A federal appeals court ruled Friday that an Ohio professor can sue Shawnee State University for violating his First Amendment right by reprimanding him for refusing to use a student’s preferred pronoun.
The 6th U.S. Circuit Court of Appeals determined the school’s new rule that forced Nicholas Meriwether to address students by their preferred pronouns infringed on Meriwether’s rights of free speech and free exercise of religion, The New York Post reported.
This decision has reversed the Cincinnati district court’s ruling from February 2020 dismissing Meriwether’s lawsuit against university officials.
The message from the 6th Circuit: You must respect the First Amendment rights of all professors, and that means you cannot force them to say things they do not believe. https://t.co/Y4Wsy9iJbM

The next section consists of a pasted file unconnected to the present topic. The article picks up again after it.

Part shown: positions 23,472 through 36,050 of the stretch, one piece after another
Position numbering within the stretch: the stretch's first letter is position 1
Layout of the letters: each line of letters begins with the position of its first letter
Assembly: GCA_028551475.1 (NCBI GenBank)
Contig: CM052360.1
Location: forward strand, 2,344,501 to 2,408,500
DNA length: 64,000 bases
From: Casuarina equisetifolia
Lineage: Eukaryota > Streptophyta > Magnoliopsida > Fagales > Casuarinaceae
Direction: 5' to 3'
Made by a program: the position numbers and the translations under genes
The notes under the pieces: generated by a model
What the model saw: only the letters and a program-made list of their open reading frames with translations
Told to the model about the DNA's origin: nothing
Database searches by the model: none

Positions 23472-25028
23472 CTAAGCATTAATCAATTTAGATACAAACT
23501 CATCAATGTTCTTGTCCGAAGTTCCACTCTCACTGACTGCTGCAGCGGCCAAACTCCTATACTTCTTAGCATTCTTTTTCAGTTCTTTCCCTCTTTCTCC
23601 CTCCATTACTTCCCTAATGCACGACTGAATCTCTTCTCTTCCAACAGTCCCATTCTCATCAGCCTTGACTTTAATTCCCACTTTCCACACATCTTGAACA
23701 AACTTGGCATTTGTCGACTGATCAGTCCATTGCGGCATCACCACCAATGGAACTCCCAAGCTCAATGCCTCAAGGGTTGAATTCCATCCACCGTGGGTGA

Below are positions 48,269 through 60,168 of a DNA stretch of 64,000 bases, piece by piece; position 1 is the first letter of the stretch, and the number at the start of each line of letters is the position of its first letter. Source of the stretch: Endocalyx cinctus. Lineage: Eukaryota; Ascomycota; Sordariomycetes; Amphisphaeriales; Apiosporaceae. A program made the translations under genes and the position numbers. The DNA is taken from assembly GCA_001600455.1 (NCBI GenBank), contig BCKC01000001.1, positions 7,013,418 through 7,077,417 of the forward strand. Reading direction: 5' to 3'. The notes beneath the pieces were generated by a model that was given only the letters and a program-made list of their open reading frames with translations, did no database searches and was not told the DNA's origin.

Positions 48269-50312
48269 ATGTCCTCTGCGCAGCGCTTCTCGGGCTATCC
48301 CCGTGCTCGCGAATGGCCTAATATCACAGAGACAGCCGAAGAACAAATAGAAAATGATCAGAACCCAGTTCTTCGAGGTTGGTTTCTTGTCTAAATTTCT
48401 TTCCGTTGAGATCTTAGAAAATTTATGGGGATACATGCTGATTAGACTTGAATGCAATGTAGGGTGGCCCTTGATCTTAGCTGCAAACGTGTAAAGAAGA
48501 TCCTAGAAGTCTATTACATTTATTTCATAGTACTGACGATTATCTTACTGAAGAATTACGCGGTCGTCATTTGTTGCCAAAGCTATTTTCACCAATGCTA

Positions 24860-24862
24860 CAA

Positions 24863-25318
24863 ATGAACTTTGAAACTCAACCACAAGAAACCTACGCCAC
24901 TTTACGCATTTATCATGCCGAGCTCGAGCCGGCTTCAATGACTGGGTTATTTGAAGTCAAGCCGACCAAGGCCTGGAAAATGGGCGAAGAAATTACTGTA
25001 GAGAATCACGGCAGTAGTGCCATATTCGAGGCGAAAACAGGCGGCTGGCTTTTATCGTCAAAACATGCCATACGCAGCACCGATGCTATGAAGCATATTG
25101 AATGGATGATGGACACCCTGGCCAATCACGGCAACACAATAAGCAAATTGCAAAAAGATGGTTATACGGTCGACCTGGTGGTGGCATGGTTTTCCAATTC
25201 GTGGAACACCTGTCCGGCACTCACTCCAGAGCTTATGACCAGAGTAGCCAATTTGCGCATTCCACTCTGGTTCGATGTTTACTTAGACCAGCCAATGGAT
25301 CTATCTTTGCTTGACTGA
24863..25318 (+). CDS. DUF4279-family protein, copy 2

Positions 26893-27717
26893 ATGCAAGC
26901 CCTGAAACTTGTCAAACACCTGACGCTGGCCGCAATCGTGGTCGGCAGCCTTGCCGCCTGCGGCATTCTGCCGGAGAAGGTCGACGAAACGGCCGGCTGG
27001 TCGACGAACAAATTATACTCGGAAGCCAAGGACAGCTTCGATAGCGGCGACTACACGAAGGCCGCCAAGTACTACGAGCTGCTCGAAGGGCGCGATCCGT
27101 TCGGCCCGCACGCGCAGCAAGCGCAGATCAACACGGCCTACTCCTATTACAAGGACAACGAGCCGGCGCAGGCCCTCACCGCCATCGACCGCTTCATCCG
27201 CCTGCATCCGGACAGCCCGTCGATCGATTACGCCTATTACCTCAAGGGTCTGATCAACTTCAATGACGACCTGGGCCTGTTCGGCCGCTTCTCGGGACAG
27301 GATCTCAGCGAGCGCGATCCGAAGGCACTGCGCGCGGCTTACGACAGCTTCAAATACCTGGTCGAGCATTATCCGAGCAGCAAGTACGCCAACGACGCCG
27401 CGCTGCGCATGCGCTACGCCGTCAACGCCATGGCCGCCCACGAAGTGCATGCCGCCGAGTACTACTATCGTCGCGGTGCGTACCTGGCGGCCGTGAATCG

— Alliance Defending Freedom (@AllianceDefends) March 29, 2021
Shawnee State had issued a written warning to Meriwether who has been teaching philosophy there since 1996, explaining he could be suspended without pay or have his contract terminated for continuing violation of the policy, according to Reuters. (RELATED: Trans Woman Tears Into ‘Transphobic’ TSA In Viral Video Over Scanner Sensing ‘Anomaly Between My Legs That Sets Off The Alarm’)
“If professors lacked free-speech protections when teaching, a university would wield alarming power to compel ideological conformity,” Thapar wrote in the ruling. “A university president could require a pacifist to declare that war is just, a civil rights icon to condemn the Freedom Riders, a believer to deny the existence of God, or a Soviet émigré to address his students as “comrades.” That cannot be.”
“By forbidding Meriwether from describing his views on gender identity even in his syllabus, Shawnee State silenced a viewpoint that could have catalyzed a robust and insightful in-class discussion,” the judge added.